The Federal Reserve chairman will speak Friday at the central bank’s summer symposium in Jackson Hole, Wyoming. The irony could not be more pronounced.
This week, the world’s leading macroeconomists will gather at a playground of billionaires to discuss the post-pandemic problems of ordinary Americans while balancing the twin goals of seeking full employment and also constraining the forces of inflation.
The gathering at the Federal Reserve’s summer symposium in Jackson Hole, Wyoming, comes at an auspicious time for the central bank. After largely being seen as having missed the raging inflation that followed the global response to COVID-19, the Fed is now pondering whether to put a halt on its campaign of interest rate hikes even though inflation is still roughly 50% higher than its 2% annual target.
And for Fed Chairman Jerome Powell, it will be an opportunity to stake out his legacy in a volatile economic environment that is coinciding with a pivotal presidential election campaign marred by divisive partisan rhetoric. While the Fed likes to think of itself as apolitical, its actions have often been used by politicians for partisan advantage. As a Fed member who was nominated by Barack Obama, elevated to chairman by Republican Donald Trump and renominated by Joe Biden, the balancing act has not always been easy.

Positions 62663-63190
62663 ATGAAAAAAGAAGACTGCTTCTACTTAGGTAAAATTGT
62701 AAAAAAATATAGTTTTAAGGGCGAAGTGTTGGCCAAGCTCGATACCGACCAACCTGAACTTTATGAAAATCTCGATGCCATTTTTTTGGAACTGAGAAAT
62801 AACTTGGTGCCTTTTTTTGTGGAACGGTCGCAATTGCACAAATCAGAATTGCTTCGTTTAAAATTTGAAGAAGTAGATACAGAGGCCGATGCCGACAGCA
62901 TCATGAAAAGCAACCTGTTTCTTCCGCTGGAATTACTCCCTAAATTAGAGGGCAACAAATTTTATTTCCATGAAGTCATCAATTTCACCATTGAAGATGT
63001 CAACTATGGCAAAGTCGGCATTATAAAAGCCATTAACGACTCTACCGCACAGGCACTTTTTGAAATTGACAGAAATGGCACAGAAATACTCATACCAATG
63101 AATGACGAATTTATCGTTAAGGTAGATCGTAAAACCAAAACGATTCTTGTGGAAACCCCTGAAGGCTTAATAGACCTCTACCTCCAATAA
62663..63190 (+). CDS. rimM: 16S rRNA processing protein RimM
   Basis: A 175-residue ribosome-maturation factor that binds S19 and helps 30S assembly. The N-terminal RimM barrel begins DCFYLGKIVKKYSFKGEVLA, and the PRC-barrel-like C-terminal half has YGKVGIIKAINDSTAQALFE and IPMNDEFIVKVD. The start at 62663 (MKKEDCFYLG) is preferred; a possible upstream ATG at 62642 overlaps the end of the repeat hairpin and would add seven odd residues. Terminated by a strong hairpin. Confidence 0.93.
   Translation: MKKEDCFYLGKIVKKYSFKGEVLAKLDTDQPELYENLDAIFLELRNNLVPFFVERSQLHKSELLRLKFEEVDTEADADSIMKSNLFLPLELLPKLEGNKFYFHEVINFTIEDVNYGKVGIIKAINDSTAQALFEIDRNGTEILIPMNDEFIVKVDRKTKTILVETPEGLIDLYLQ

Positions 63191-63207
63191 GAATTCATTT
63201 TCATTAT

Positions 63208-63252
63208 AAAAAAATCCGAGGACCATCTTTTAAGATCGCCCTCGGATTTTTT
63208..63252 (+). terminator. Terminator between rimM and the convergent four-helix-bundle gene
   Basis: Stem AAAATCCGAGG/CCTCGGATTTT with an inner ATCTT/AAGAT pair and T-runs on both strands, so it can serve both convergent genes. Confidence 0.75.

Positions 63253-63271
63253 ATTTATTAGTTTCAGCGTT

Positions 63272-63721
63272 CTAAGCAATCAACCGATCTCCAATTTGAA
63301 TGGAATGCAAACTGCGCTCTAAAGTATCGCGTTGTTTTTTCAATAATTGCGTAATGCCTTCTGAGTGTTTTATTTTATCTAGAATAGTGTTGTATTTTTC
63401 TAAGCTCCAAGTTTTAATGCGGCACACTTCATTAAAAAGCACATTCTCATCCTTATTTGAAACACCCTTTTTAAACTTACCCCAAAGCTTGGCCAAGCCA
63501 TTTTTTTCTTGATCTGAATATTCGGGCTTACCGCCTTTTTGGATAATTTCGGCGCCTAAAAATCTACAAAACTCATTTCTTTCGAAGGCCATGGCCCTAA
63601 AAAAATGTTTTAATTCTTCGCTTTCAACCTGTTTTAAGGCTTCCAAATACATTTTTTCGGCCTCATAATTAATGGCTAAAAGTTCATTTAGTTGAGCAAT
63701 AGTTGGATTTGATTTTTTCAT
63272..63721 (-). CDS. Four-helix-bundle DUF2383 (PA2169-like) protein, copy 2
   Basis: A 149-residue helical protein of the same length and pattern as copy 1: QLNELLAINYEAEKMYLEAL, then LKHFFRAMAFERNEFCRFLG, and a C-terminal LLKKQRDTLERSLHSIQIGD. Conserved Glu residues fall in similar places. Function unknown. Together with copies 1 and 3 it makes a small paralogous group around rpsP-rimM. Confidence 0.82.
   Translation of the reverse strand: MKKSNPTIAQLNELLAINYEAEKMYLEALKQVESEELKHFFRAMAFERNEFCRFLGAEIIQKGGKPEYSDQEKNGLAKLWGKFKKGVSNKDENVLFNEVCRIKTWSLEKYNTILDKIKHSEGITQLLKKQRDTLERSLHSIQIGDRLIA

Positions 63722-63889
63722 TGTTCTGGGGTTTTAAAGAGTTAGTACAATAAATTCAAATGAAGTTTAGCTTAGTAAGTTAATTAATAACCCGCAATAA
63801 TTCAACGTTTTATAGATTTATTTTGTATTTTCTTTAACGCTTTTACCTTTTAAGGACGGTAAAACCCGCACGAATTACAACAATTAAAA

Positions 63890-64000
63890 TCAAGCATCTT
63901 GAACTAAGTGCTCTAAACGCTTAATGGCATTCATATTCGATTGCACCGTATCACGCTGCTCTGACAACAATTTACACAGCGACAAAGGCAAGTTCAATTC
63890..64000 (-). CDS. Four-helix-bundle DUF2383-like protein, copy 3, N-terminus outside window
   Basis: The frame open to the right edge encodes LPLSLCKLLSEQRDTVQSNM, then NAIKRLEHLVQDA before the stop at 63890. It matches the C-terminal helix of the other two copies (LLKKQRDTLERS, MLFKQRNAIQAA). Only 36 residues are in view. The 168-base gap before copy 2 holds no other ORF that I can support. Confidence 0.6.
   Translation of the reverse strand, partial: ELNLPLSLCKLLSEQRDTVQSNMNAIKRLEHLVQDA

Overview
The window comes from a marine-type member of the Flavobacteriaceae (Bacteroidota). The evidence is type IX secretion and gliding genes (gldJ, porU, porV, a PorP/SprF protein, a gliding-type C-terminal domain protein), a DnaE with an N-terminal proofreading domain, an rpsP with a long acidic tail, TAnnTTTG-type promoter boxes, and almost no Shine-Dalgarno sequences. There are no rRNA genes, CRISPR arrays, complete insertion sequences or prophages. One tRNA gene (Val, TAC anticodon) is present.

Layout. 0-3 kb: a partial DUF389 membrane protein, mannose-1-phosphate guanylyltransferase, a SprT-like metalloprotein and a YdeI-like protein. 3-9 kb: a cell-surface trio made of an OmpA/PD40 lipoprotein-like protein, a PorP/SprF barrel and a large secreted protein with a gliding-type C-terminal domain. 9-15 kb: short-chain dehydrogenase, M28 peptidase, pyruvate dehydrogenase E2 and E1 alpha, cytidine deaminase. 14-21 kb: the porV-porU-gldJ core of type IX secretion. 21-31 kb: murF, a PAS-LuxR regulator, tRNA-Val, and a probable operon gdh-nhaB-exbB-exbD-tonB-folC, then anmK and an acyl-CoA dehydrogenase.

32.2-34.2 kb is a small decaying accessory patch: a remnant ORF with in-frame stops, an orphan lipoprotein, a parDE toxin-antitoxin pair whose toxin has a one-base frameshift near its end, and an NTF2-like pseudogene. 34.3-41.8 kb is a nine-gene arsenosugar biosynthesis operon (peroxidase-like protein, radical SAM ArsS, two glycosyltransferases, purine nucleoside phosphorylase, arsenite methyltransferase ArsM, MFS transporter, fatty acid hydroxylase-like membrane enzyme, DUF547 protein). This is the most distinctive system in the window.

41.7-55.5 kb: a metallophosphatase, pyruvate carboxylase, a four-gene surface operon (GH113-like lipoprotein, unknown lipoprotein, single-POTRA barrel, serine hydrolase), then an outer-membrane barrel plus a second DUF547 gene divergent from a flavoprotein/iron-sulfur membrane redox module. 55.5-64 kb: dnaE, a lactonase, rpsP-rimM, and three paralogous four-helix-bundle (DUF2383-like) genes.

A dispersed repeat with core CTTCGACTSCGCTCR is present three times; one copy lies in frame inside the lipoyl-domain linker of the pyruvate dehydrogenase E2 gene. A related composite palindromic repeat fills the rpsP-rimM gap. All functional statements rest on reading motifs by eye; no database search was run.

Abaigael Schlomski is an accomplished economist and financial journalist with over a decade of experience in the industry. He is a regular contributor to EconomicInform, where he provides in-depth analysis and expert commentary on the latest economic trends and events. With a keen understanding of the financial markets and a talent for breaking down complex economic concepts for a general audience, Maurice is a trusted and respected voice in the field.